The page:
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Blood Donation: Understanding the Urgency and Eligibility

Blood donation is not just a technical act; it is a connection that unites us all in an almost invisible thread of unity. Every second, somewhere in the world, a patient requires a blood transfusion—for a major operation, cancer treatment, anemic illness, or as a result of a catastrophe. India requires an annual average of 14.6 million blood units but consistently faces a shortage of 1 million units. No matter the advancements in technology, voluntary donations are the only true solution. Regular blood donation prevents the loss of numerous lives and fosters togetherness and responsible citizenship.

This blog provides detailed information about the eligibility requirements for blood donors, the procedures involved, and the critical importance of matching the blood group of the donor and the patient to ensure safe blood transfusions. Join us to learn how one simple act of generosity can make an unparalleled difference in countless lives.

According to the NBTC's Voluntary Blood Donation Program, you must meet several basic criteria to ensure the safety of both donors and recipients and be eligible to donate blood:

  • Age: You can donate blood if you are between 18 and 60 years old.
  • Body Weight: You must typically weigh at least 50 kg (110 lbs) to donate blood. This requirement ensures you have sufficient blood volume to donate safely.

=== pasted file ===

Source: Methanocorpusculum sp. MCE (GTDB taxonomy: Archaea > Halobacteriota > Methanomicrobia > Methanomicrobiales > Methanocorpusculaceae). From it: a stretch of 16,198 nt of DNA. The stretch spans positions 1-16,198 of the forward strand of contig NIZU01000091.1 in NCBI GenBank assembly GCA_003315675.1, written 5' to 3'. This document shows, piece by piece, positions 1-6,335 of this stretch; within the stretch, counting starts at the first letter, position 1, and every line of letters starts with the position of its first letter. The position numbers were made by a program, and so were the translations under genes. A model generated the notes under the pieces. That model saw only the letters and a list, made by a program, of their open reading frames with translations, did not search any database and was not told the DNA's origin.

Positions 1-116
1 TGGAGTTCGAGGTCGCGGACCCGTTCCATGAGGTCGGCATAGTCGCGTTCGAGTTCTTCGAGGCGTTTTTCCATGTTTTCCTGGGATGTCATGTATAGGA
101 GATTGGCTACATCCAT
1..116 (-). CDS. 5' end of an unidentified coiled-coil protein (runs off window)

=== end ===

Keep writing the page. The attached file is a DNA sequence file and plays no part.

• Pulse: Your pulse should be between 50 and 100 beats per minute with no irregularities.
  • Hemoglobin: Your hemoglobin level must be more than 12.5 g/dl.
  • Blood Pressure: Your systolic blood pressure should be between 100 and 180 mmHg, and your diastolic pressure should be between 50 and 100 mmHg.

To manage your blood pressure, please read the blog below:

  • Temperature: Your body temperature should be normal.
  • Health: At the time of donation, you should be in good health and free from illnesses like flu or a cold.

Certain factors can make you ineligible to donate blood:

  • Chronic Illnesses: You may be excluded if you have ever had TB, bronchial asthma, allergic disorders, liver disease, kidney disease, fits or fainting, blue or purple spots on the skin or mucous membranes, or received human pituitary growth hormones.
  • Surgery: If you are currently unwell or have recently undergone surgery, you may need to wait before donating.
  • Illness: If you have Have Diabetes, chest pain, heart disease, high blood pressure, cancer, blood clotting problems, blood diseases, unexplained fever, weight loss, fatigue, night sweats, enlarged lymph nodes in armpits, neck, or groin, or white patches in the mouth.
  • High-Risk Behaviors: You are not eligible to donate if you engage in high-risk habits like intravenous drug use or risky sexual conduct, or if you have consumed alcoholic beverages in the past 24 hours.
  • Recent Tattoos or Piercings: If you have had a tattoo, ear or skin piercing, or acupuncture in the past six months.
  • Travel History: You may be temporarily disqualified from donating blood if you have traveled to regions with certain infectious diseases.
  • Medications: Some medications can affect your eligibility. For example, if you are taking blood thinners, or certain antibiotics, or have received some vaccines, you may need to wait for a specified period before donating.